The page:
Meghan Markle has paid an emotional visit to India as part of her work with charity World Vision, for whom she is an ambassador. The 35-year-old, who is currently dating Prince Harry, headed to Delhi where she learned about various issues affecting women and young girls in slum communities including education and health care.
The Suits star's trip coincides with World Vision's Rise Up! Daughters of India campaign, which aims to raise awareness about gender discrimination, including the problem of 63 million teenage girls who do not have access to proper toilet facilities.
Meghan Markle at a World Vision event last year
"Meghan had been planning this [for the past eight months], compiling her own research and helping set the agenda for the trip," a source told Us Weekly. "She didn't want to be given notes by someone else and just show up. These are important areas of interest for Meghan and cover issues she feels extremely passionate about."
The actress had been enjoying some downtime in recent months, after wrapping up filming the latest season of Suits. As well as spending time with her family, Meghan enjoyed a romantic getaway with Prince Harry, who whisked her away for a few days in Tromsø, Norway.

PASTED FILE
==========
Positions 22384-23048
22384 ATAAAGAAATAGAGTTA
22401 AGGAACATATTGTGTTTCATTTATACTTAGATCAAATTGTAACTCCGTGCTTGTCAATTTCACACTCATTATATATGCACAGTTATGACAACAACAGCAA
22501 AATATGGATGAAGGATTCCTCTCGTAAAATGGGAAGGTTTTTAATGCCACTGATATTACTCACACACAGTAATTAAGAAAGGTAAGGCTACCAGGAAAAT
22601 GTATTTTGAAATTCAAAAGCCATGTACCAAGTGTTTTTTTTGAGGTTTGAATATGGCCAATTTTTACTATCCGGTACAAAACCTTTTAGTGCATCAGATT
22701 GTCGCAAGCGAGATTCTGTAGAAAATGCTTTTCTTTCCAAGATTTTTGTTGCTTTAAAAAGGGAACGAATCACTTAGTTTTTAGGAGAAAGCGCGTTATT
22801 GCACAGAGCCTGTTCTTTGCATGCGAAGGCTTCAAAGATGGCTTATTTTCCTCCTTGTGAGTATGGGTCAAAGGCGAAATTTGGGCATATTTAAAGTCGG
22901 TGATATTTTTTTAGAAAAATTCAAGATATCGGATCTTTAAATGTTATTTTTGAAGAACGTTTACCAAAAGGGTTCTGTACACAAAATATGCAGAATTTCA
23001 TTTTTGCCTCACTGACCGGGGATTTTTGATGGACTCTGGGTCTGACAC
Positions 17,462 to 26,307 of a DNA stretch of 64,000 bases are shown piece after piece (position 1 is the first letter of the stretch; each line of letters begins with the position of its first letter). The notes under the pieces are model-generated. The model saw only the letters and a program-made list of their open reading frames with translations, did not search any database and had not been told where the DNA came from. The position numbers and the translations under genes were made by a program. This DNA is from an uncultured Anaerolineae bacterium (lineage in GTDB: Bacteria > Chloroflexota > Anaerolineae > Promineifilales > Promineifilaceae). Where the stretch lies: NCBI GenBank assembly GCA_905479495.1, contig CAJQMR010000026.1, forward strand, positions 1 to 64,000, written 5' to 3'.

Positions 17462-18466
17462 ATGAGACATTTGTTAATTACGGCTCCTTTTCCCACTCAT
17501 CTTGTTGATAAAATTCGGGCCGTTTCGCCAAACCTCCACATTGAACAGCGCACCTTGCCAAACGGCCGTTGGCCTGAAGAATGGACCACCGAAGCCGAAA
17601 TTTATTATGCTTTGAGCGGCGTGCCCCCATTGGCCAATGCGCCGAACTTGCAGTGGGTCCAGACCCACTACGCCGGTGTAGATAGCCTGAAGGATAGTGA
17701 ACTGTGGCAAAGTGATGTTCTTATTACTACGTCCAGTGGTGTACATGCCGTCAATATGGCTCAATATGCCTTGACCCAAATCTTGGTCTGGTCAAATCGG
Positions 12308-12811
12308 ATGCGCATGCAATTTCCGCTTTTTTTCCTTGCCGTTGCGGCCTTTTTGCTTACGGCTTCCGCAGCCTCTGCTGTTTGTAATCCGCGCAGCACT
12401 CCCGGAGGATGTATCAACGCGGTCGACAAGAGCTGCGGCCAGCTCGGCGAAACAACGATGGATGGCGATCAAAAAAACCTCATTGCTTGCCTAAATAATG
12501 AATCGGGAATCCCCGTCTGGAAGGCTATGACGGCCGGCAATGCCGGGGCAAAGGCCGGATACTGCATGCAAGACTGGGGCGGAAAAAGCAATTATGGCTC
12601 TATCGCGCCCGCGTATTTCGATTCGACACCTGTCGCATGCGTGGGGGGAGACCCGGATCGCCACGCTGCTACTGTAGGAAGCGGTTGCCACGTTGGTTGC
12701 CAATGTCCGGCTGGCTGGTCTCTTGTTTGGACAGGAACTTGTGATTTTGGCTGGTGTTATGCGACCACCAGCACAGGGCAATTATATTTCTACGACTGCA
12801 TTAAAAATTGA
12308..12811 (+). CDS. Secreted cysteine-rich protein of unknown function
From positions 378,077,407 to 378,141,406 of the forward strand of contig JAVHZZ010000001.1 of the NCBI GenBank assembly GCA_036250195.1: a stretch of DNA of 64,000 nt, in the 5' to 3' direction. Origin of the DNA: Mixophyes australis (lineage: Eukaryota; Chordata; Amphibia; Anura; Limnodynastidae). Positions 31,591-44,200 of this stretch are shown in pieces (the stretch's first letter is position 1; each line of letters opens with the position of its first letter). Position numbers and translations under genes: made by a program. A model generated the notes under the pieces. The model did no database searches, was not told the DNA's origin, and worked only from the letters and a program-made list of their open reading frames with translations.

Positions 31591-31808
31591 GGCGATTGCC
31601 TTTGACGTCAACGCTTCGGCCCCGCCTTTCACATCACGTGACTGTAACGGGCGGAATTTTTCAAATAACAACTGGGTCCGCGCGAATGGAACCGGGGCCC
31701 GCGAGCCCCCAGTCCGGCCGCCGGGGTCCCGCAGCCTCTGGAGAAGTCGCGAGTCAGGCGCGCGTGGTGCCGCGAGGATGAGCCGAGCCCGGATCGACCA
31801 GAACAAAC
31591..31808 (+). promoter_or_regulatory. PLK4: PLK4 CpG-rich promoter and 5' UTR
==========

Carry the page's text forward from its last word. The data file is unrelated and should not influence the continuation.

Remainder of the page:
Meghan first became an ambassador for World Vision early last year, joining a list of previous famous faces including the late Princess Diana. It was already a cause close to the actress' heart, as she revealed she had been aware of the importance of the charity's work for years. "I had been familiar with World Vision from sponsoring a child in Malawi through the organisation over a decade ago," she wrote in a statement on the charity's website. "It's an organisation I respect and that I feel empowered to help effect change with."
Meghan became an ambassador for World Vision in 2016
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The American star also opened up about one of her first projects, admitting she felt "very fortunate" to take on the role. "I was very fortunate to be able to visit with children in a community in Rwanda and teach them how to paint with watercolours," she explained. "It was impactful and beautiful to see them paint their dreams on paper."